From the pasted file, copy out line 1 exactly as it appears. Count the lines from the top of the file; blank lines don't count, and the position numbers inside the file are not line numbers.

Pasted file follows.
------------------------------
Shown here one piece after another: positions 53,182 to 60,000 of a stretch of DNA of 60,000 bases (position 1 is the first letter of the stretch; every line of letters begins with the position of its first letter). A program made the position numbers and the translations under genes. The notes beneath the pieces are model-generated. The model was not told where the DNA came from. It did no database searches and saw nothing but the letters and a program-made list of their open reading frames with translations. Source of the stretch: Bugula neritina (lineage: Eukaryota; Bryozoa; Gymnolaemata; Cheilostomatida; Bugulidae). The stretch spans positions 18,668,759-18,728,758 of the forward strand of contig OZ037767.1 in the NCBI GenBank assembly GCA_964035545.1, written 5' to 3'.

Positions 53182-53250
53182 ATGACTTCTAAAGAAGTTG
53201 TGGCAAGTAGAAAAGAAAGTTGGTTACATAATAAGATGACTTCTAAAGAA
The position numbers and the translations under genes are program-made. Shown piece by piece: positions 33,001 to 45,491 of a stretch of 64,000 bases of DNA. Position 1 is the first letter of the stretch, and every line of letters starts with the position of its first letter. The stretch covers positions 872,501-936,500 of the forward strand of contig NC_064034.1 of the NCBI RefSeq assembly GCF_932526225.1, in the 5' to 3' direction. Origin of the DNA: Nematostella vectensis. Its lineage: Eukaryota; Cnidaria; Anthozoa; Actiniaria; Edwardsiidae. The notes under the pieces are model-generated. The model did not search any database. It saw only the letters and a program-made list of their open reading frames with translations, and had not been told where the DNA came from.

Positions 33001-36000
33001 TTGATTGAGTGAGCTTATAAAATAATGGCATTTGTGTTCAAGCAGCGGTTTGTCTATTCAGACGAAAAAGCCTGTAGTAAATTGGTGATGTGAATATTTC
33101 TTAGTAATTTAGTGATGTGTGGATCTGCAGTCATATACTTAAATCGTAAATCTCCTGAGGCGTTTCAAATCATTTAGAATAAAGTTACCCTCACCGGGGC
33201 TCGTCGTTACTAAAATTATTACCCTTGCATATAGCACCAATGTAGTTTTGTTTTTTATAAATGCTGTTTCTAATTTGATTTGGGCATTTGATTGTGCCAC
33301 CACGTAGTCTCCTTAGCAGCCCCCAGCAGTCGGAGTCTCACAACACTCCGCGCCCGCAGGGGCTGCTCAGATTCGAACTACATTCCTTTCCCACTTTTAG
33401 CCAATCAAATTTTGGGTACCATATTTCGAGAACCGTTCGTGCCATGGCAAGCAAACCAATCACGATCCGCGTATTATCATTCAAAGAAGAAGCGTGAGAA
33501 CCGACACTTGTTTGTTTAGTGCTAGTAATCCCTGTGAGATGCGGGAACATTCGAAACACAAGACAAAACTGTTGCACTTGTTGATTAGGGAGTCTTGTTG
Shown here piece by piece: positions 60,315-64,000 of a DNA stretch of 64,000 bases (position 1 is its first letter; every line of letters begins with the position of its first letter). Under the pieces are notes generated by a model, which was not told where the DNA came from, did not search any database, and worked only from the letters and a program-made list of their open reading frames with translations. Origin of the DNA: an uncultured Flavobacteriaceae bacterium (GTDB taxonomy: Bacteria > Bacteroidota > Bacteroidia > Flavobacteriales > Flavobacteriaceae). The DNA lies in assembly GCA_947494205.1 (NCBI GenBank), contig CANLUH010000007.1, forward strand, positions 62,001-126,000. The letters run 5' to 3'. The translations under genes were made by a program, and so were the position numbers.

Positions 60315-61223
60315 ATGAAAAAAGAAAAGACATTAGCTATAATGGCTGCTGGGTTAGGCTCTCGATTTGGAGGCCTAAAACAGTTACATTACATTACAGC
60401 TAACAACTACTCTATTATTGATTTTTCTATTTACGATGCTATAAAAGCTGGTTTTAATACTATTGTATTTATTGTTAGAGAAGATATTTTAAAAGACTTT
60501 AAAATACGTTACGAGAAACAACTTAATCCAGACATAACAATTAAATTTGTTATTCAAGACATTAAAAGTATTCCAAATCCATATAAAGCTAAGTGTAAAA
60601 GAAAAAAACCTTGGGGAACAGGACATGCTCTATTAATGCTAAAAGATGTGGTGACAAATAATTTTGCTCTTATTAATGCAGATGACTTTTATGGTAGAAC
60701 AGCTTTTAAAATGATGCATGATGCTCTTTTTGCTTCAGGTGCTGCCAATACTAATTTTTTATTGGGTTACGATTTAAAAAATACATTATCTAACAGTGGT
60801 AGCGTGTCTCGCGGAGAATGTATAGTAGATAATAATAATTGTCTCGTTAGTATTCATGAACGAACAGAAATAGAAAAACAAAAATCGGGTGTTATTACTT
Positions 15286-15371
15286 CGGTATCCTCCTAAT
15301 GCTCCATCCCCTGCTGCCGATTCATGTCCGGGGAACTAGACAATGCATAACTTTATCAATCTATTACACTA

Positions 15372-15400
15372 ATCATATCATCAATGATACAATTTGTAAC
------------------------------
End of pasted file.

Shown here one piece after another: positions 53,182 to 60,000 of a stretch of DNA of 60,000 bases (position 1 is the first letter of the stretch; every line of letters begins with the position of its first letter). A program made the position numbers and the translations under genes. The notes beneath the pieces are model-generated. The model was not told where the DNA came from. It did no database searches and saw nothing but the letters and a program-made list of their open reading frames with translations. Source of the stretch: Bugula neritina (lineage: Eukaryota; Bryozoa; Gymnolaemata; Cheilostomatida; Bugulidae). The stretch spans positions 18,668,759-18,728,758 of the forward strand of contig OZ037767.1 in the NCBI GenBank assembly GCA_964035545.1, written 5' to 3'.